Home Politics Violent Felon Whose Sentence Was Commuted By Oregon Governor Now Suspected Of Multiple Murders | The Gateway Pundit | by Brock Simmons

Violent Felon Whose Sentence Was Commuted By Oregon Governor Now Suspected Of Multiple Murders | The Gateway Pundit | by Brock Simmons

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Violent Felon Whose Sentence Was Commuted By Oregon Governor Now Suspected Of Multiple Murders | The Gateway Pundit | by Brock Simmons

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Another day, another democrat in power facilitating chaos and violent crimes in society. Today’s episode features former Oregon governor, Kate Brown, who granted clemency to Jesse Lee Calhoun and commuted his sentence in 2021. Calhoun is now a “person of interest” in a rash of at least four serial murders in the Portland area.

KOIN 6 reports:

The deaths of four women previously said to have been unrelated have now been linked to a person of interest, according to the Multnomah County District Attorney’s Office.

Working together, investigators from several local law enforcement agencies said they uncovered information that links Kristin Smith, Charity Lynn Perry, Bridget Webster and Ashley Real.

Through interviews, authorities said they discovered at least one person who connects the four women, however, no charges have been filed in the investigation.

Multiple sources at different agencies confirmed to KOIN 6 that the person of interest is Jesse Lee Calhoun, which was first reported by Willamette Week. Calhoun is now in custody.

According to the Department of Corrections, in 2019 Calhoun was charged with three counts of unauthorized use of a vehicle, one count of assaulting a public safety officer and one count of first-degree burglary.

However, in 2021, then-governor Kate Brown signed a commutation order providing clemency to certain prisoners who met the criteria. Calhoun was one of those prisoners and was released on Jul 22, 2021.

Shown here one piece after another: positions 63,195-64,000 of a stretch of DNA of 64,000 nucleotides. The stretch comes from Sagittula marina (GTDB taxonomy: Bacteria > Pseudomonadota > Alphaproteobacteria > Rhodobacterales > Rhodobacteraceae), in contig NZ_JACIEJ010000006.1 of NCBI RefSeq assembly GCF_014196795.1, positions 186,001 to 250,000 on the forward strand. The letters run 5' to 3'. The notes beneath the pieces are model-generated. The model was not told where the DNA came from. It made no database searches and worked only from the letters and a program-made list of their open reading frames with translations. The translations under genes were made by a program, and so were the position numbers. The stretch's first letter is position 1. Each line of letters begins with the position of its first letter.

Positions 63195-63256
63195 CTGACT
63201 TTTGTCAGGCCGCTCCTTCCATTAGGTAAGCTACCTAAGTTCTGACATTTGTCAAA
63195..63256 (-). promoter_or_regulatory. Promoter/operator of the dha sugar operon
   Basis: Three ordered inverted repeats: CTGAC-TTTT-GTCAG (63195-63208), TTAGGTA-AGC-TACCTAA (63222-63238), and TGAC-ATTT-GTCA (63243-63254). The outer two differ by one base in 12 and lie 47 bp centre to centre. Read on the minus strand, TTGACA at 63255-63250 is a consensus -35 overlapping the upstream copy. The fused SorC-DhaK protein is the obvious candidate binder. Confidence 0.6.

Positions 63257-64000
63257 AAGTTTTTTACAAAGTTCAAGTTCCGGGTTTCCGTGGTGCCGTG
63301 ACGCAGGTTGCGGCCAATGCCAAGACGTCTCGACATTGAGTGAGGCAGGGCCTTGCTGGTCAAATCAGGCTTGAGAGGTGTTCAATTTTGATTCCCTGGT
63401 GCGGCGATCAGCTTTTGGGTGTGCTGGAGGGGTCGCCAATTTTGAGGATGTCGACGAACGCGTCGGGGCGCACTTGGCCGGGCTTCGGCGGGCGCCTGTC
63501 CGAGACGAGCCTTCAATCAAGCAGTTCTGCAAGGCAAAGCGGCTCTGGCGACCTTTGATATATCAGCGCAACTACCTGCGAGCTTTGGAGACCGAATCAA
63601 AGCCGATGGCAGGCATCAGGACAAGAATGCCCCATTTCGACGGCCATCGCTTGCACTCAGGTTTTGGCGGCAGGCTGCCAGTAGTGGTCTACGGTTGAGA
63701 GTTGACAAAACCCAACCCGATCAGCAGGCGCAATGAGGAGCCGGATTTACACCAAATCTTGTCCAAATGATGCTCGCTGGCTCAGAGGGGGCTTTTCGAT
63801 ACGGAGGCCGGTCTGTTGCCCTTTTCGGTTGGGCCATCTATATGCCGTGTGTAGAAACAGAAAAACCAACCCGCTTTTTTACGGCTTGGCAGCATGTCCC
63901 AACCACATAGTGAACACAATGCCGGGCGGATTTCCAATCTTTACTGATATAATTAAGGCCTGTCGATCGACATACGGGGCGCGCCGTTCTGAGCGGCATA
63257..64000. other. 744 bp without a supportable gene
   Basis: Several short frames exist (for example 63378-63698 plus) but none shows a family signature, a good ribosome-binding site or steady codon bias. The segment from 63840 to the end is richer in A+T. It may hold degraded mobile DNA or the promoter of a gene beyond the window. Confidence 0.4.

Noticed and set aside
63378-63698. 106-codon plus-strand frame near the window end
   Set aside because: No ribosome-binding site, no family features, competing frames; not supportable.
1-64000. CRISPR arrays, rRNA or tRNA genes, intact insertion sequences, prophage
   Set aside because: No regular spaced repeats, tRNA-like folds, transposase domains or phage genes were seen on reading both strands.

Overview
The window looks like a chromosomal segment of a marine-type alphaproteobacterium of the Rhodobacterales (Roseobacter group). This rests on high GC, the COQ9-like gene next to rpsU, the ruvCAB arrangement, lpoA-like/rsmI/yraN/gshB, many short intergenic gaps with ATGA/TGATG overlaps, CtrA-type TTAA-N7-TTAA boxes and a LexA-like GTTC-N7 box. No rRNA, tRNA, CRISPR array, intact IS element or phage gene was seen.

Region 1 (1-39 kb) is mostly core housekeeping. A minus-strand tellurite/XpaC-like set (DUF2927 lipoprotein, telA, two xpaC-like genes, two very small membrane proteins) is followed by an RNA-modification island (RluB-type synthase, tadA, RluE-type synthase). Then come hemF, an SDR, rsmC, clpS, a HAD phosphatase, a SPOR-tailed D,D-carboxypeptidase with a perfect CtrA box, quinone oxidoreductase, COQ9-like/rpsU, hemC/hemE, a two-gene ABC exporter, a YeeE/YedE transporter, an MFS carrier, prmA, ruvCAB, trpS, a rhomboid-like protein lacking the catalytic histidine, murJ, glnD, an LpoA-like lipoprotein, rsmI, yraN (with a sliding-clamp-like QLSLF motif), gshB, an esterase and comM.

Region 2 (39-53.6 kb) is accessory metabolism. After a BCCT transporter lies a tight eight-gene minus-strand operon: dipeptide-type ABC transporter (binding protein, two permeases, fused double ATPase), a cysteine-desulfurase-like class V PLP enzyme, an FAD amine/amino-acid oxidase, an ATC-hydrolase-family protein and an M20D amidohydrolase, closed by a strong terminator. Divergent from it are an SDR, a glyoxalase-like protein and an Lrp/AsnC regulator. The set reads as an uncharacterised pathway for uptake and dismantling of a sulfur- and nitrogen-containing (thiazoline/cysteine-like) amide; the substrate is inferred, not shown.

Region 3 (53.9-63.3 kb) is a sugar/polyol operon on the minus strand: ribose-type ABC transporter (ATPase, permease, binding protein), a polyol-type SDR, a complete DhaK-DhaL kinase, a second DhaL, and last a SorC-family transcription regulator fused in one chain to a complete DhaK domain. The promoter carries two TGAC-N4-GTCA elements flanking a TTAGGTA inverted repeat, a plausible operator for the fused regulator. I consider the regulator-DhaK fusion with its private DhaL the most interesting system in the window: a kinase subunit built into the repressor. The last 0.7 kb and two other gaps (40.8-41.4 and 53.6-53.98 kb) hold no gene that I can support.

Calhoun had been serving a prison sentence after taking a series of sweetheart plea deals in 2019. He was originally charged with several counts of burglary, identity theft, assaulting a public safety officer, resisting arrest, possession of meth, assaulting a law enforcement animal, aggravated theft, criminal mischief, theft, unlawful entry into a motor vehicle, possession of stolen vehicle, and unauthorized use of a motor vehicle. These charges were spread over three separate cases from 2018 into 2019.

He plead guilty to only a few of the charges and Multhomah County District Attorneys dismissed the rest.

Calhoun had also been charged in two other cases in 2018, but all charges were dropped.

Willamette Week adds:

Calhoun, reportedly a talented artist who told booking officials he earned his living painting designs on vehicles, has a long record of felony convictions dating to 2004. After arresting him in 2018 with meth, several guns, and more than 500 rounds of ammunition, the Multnomah County Sheriff’s Office called him a “prolific thief and career criminal.” Calhoun’s most recent convictions came in November 2019, when he pleaded guilty in separate cases to a raft of felonies, including burglary, unauthorized possession of a stolen vehicle, and injuring a police officer and a police dog when they attempted to arrest him.